In Wisconsin, a Merger Can’t Save a Community College

In 2017 the University of Wisconsin system merged the operations of each of its 13 community colleges with one of seven of its public universities. The move was meant to shore up the finances of the two-year colleges, which, like a growing number of institutions in some parts of the country, were facing persistent enrollment declines and shrinking support from the state appropriations.

But that effort was not enough to save one of the community colleges. The system’s president announced Tuesday that its campus in Richland Center, Wis., would end instruction for all degree programs. The programs will instead be offered about 60 miles away at the University of Wisconsin at Platteville — the institution the college merged with five years ago — or at another community-college campus.

The system remains committed to its branch campuses and providing “as broad of access as possible,” Jay Rothman, president of the system, wrote in a letter to Tammy Evetovich, interim chancellor at the Platteville campus. “There comes a time when financial pressure and low enrollment makes in-person, degree-level academic instruction no longer tenable,” Rothman continued.

The campus won’t necessarily close, Rothman wrote, but may offer only adult education or other nondegree courses. The university must devise a plan to shift the instruction as well as determine what will happen to employees at the small college. Richland Center’s directory page lists 13 faculty members, and a dozen other staff members and administrators.

Even if the degree programs continue at the university, the distance from Richland Center could create a big barrier for current or future students from the area, said Nicholas W. Hillman, professor of educational leadership and policy analysis at the University of Wisconsin at Madison.

Online instruction in many programs might also be available, Hillman said, but access to broadband internet is not assured in the state’s rural areas, and some programs that require hands-on experience are just better suited to in-person instruction.

A spokesperson for the Richland Center campus directed questions to the communications officer at Platteville. The spokesperson for Platteville did not respond to a request for comment. A spokesperson for the university system provided the president’s letter but declined to make anyone available for comment.

Enrollment at Richland Center has plummeted from 567 students in 2014 to just over a tenth of that number this fall, according to system data. Few colleges have lost students at that rate, but the problems facing the small Wisconsin campus are widespread in the sector.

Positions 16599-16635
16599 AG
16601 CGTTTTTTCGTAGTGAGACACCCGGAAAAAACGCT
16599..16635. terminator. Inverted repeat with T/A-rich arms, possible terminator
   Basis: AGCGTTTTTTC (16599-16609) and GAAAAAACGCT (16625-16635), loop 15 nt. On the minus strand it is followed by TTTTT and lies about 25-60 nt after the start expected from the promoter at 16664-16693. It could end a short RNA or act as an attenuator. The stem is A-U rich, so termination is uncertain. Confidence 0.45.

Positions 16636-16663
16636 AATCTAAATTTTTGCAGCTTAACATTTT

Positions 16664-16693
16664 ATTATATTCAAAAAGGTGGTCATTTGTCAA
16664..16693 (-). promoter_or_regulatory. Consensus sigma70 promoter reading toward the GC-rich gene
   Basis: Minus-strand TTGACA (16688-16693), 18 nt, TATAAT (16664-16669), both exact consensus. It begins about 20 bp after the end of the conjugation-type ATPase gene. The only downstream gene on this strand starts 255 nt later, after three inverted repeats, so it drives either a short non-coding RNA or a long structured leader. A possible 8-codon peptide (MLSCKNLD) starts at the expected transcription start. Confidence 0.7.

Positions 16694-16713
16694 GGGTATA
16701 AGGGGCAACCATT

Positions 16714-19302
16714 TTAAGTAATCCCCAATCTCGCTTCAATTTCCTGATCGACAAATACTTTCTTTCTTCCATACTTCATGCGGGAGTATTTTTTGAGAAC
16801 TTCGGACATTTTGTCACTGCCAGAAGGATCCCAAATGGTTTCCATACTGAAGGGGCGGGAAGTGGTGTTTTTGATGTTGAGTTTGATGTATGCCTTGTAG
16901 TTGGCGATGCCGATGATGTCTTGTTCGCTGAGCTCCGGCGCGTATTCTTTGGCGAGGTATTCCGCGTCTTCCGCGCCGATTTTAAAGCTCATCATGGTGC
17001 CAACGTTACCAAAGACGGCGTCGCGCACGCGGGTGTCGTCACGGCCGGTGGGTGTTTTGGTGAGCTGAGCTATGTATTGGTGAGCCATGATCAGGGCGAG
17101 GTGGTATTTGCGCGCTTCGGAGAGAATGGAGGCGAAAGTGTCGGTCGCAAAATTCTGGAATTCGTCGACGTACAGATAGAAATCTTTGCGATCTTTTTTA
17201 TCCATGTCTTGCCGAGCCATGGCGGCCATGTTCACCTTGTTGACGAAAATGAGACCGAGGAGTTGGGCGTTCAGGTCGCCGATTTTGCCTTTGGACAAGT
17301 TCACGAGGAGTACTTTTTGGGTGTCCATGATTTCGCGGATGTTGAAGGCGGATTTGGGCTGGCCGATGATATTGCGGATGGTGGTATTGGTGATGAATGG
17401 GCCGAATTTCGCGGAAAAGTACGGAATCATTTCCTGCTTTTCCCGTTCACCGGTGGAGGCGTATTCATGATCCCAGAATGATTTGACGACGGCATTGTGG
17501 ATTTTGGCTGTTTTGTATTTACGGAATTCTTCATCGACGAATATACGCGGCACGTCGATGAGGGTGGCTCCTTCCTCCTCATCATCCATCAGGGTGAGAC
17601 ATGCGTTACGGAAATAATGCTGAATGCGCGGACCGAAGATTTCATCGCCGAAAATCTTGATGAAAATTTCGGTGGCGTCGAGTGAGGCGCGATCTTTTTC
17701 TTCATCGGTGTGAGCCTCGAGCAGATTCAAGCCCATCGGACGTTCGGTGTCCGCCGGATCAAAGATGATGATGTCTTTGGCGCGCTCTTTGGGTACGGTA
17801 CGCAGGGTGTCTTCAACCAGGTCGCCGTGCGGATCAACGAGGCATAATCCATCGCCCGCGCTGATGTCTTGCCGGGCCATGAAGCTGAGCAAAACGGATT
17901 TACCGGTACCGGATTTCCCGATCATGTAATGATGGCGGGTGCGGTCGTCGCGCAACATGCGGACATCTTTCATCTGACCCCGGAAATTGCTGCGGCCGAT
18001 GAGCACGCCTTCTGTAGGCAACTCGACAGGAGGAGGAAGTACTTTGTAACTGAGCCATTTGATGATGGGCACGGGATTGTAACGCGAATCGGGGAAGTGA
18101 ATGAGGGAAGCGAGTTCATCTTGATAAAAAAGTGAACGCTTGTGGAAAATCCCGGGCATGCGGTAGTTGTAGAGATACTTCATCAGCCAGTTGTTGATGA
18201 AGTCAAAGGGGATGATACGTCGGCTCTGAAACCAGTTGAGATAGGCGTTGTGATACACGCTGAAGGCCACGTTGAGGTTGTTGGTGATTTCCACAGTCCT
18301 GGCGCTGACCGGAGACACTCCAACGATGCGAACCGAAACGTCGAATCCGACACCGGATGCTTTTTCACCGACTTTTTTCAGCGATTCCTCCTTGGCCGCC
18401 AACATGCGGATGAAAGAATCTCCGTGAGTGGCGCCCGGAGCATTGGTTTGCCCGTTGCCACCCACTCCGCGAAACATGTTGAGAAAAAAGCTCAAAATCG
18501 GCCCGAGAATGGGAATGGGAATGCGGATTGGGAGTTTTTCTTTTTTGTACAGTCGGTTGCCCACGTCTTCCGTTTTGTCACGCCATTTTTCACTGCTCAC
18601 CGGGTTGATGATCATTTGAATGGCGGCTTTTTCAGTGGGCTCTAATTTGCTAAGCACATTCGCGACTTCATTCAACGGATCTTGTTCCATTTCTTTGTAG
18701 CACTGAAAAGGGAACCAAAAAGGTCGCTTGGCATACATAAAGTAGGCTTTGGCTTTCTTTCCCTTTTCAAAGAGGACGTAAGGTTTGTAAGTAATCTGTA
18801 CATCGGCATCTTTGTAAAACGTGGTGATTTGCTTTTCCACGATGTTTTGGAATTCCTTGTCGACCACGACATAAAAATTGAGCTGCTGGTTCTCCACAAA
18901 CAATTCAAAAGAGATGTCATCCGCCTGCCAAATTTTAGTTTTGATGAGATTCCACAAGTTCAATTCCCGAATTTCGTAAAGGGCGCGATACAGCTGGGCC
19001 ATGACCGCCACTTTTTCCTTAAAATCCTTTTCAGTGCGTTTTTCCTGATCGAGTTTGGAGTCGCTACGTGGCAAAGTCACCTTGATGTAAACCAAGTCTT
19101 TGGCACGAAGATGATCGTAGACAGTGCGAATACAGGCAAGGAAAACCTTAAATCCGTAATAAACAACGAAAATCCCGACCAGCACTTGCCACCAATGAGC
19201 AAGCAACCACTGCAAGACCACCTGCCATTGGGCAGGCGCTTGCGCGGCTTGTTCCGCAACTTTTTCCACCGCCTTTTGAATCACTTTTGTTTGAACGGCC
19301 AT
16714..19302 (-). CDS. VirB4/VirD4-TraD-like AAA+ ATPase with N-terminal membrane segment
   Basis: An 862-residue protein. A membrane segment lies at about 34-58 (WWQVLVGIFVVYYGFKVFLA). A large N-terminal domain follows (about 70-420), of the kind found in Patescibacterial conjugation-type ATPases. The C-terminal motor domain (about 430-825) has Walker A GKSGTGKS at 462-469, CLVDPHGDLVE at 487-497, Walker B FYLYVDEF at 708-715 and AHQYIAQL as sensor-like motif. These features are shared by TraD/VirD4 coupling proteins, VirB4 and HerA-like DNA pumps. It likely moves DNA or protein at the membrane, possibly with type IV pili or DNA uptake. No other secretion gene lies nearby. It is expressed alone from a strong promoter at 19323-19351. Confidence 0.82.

Community-college enrollment had been on a slow decline, nationally, since 2011, according to the National Center for Education Statistics, and it worsened during the pandemic. In the spring semester of 2022, enrollment was nearly 8 percent less than in the spring of 2021, according to federal data. It had fallen 10 percent the year before.

In addition, a decline in the birth rate after the 2008 recession is expected to hit college enrollment in the middle of the decade, leading to even sharper enrollment losses at many institutions, especially in the Upper Midwest and Northeast. The situation is particularly acute in rural areas, as the population migrates to more urban areas, making it difficult for states to afford a full suite of college majors for a shrinking population.

As a result, campus mergers or consolidations are becoming more common. Among the latest are Vermont, where the state merged the administration of three state colleges, and Pennsylvania, where the state system of higher education is consolidating six of its 14 universities into just two entities.

But the ending of instruction at Richland Center shows the limitations of such efforts, Hillman said. While enrollment declines are a problem, Wisconsin also has not done a good job of coordinating the academic offerings between the state’s 16 technical colleges, 14 universities, and 13 community colleges.

“These are problems that will keep happening,” Hillman said, “without a statewide plan or coordination across agencies.”

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